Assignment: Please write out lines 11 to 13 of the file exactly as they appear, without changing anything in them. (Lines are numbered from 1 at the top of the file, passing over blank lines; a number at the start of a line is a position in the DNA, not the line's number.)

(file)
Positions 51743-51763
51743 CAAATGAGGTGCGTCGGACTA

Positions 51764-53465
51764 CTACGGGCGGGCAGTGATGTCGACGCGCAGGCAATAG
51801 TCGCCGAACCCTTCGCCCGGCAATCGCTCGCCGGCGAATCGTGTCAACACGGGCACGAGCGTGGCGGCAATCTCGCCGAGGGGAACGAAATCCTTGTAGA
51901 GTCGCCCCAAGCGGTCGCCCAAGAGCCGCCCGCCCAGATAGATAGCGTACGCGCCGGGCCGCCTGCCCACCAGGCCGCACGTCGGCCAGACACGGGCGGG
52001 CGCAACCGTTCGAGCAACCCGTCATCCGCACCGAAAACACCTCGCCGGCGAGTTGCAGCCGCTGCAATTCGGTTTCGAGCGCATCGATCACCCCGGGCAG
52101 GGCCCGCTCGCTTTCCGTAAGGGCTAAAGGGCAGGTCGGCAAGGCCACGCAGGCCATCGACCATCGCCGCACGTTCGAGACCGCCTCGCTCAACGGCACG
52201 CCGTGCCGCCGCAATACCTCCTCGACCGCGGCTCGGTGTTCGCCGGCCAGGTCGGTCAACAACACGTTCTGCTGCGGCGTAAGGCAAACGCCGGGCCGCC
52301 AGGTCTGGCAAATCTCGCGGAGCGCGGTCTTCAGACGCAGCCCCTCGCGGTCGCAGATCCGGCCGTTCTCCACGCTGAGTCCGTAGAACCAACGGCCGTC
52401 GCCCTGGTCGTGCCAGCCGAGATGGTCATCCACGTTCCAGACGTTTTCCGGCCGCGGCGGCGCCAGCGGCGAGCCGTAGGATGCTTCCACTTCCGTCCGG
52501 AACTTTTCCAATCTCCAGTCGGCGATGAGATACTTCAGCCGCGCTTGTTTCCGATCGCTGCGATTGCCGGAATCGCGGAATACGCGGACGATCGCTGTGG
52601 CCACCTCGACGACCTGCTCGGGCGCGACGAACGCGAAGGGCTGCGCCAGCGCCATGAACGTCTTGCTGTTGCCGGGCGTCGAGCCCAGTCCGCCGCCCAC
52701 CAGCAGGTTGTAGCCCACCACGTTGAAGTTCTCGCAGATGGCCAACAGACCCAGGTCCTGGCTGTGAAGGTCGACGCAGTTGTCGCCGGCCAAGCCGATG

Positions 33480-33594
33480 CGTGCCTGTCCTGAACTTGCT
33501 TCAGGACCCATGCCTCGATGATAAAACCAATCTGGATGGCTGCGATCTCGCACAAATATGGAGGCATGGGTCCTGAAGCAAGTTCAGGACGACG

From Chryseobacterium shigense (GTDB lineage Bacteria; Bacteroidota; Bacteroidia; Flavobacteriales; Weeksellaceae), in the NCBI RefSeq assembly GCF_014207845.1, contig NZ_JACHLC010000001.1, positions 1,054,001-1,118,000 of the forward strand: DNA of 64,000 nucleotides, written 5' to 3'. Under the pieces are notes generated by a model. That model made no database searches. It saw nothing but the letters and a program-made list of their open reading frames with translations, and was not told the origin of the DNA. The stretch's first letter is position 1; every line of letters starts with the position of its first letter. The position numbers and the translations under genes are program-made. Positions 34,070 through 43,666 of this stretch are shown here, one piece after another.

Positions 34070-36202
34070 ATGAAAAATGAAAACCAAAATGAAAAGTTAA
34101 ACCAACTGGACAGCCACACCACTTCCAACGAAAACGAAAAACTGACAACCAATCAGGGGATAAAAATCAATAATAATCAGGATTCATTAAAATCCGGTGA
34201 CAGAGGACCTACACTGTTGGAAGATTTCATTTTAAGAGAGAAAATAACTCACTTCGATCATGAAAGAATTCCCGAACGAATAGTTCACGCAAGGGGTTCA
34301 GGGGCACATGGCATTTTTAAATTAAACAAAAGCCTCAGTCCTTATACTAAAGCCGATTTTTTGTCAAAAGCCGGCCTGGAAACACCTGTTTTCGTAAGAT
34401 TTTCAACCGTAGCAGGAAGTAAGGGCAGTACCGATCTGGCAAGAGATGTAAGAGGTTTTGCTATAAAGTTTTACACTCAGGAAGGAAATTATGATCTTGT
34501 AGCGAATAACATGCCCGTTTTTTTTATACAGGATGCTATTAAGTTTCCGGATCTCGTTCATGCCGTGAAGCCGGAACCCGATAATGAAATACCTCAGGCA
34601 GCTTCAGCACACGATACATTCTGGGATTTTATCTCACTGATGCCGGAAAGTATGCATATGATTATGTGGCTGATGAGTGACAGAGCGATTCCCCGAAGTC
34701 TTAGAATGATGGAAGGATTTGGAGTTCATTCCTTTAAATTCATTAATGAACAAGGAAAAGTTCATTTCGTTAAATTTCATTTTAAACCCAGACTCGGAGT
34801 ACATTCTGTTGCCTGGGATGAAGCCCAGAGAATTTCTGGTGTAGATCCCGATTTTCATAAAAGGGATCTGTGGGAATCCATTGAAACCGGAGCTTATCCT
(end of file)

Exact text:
52401 GCCCTGGTCGTGCCAGCCGAGATGGTCATCCACGTTCCAGACGTTTTCCGGCCGCGGCGGCGCCAGCGGCGAGCCGTAGGATGCTTCCACTTCCGTCCGG
52501 AACTTTTCCAATCTCCAGTCGGCGATGAGATACTTCAGCCGCGCTTGTTTCCGATCGCTGCGATTGCCGGAATCGCGGAATACGCGGACGATCGCTGTGG
52601 CCACCTCGACGACCTGCTCGGGCGCGACGAACGCGAAGGGCTGCGCCAGCGCCATGAACGTCTTGCTGTTGCCGGGCGTCGAGCCCAGTCCGCCGCCCAC